SAN JOSE, Calif. - DNA Sciences Inc. is banking on the Internet's vast reach in its new approach to the frantic, crowded race of genetic research.
On Tuesday, the Mountain View-based company will launch a large-scale gene research project that uses the Internet to collect medical information from any willing donors, healthy and ill, in the United States.
Using this information, DNA Sciences will determine which donors fit into various patient profiles for 20 common diseases the company wishes to study. Blood samples will be taken from these donors, and the samples will be used to determine gene variations that could lead to better drugs and medical treatments for the diseases. The donors will not be paid for their information or blood samples.
''We're creating an opportunity for humanity to help us create a new world,'' said Ray White, the company's chief scientific officer.
Using a Web site - www.DNA.com - to create a bank of genetic and medical information, is a bold approach in the crowded field of genomics. Thousands of scientists in the public, private and academic arenas are now armed with the recent findings of the Human Genome Project, and are working feverishly to unleash new ways to treat and diagnose diseases.
Scientists say that understanding human DNA and the role it plays in disease could lead one day to ''personalized medicine'' and possibly cures.
But unlike other efforts, the so-called Gene Trust Project by DNA Sciences appeals directly to the general public, bypassing the usually more specific recruitment programs used by universities, hospitals, or pharmaceutical companies for clinical trials.
''This is not a novel concept, but it's definitely the most broad-based approach I've heard of,'' said Huntington Willard, board president-elect of the American Society of Human Genetics.
DNA Sciences, founded in May 1998, hopes to collect the DNA samples of at least 100,000 people willing to participate in four-year studies. Initial research efforts will focus on Type II diabetes, coronary artery disease, asthma, multiple sclerosis, and breast cancer, and will later expand to a total of 20 common diseases.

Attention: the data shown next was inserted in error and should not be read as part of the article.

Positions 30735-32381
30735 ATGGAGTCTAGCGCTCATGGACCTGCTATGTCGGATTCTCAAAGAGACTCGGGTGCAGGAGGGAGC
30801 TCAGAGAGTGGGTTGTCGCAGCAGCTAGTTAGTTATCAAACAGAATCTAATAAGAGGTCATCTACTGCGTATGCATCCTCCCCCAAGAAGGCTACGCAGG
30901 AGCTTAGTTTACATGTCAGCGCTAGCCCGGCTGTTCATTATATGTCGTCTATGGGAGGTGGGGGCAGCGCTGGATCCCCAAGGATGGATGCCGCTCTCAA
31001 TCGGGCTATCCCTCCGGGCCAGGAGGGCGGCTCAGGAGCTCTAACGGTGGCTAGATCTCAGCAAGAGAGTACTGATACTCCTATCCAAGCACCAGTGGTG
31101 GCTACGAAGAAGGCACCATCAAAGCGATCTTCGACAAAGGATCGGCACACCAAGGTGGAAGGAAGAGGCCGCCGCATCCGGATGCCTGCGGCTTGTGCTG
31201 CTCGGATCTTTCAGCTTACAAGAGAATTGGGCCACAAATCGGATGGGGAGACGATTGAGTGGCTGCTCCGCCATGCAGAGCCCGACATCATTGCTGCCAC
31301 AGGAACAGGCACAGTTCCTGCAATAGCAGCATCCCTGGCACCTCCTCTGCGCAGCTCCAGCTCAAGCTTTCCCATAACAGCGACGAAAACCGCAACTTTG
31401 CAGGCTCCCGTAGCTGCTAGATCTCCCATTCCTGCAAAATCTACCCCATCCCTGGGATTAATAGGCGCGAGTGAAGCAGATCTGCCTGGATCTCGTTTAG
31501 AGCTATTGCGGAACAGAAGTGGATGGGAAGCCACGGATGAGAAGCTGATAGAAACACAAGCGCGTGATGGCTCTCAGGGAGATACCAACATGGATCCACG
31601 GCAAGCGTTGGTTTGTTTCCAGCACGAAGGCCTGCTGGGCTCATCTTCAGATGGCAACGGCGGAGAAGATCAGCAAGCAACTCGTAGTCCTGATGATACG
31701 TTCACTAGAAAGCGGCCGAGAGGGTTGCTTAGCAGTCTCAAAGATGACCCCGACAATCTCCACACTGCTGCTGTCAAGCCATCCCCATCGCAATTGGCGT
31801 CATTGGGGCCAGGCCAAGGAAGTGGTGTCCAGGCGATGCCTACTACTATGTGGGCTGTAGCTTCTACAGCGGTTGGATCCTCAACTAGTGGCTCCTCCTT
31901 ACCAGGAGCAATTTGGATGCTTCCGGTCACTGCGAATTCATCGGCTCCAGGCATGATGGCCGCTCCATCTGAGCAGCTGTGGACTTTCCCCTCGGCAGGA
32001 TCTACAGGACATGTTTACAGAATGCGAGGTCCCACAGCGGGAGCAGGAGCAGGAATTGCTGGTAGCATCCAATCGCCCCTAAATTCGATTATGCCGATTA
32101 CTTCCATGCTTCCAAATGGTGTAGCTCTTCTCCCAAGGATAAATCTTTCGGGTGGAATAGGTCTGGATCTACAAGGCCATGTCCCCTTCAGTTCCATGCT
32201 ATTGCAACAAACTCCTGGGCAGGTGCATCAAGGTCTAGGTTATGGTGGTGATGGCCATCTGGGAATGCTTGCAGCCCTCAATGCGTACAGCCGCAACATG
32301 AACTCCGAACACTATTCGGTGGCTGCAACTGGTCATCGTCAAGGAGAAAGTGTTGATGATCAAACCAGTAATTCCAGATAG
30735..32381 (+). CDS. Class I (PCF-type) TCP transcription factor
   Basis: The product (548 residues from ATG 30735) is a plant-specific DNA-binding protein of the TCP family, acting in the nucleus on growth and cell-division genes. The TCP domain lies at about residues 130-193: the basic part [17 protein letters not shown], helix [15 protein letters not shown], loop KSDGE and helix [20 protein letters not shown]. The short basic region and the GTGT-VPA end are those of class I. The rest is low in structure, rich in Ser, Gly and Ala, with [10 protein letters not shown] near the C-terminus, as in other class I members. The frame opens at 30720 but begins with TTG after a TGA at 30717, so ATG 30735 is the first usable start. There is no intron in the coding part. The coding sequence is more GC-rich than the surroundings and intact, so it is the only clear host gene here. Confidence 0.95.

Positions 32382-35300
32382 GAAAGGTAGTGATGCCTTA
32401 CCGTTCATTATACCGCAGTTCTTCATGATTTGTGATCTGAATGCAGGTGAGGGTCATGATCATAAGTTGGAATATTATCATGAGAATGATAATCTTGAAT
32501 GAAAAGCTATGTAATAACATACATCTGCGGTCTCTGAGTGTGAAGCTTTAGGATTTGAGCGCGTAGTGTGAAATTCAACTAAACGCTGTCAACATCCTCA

Donors participate by completing a confidential personal and family health profile. If their profile matches what is needed for a current research project, the consumer will be asked to donate a blood sample, which will be collected by an independent, qualified health professional.
''Our wide-scale reach via DNA.com for the first time enables us to conduct studies with large sample sizes that would otherwise have been time-consuming and costly to conduct,'' White said.
The company is working with patient advocacy groups and health-related Web sites to speed up recruitment and hopefully, White said, accelerate discoveries.
Knowing that potential controversies could arise from privacy and ethical issues, DNA Sciences worked to ensure that consumer information would not get into the wrong hands, company officials said. All data gathered through the Internet will be encrypted, and information from the DNA samples will be anonymous.
Those precautions made Susan Joy Friday of Pacific Palisades feel confident about donating information on her 30-plus years of dealing with diabetes and its symptoms.
''The benefits outweigh the danger, and donating blood and telling my family history is the least I could do,'' she said.
DNA Sciences, which is privately held, plans to sell their knowledge of discovered gene variations later to universities, health maintenance organizations, pharmaceutical companies, and possibly medical insurance companies.
The company is backed by The Soros Fund, Apple Tree Partners, Domain Associates, Brentwood Associates Venture Capital (Versant Venture Capital), Pequot Capital, Casdin Capital Partners and Healtheon/WebMD. Jim Clark, founder of Silicon Graphics, Netscape Communications Corporation and Healtheon Corporation, is an investor and serves on the board of directors, along with James Watson, co-discoverer of the double helix of DNA.
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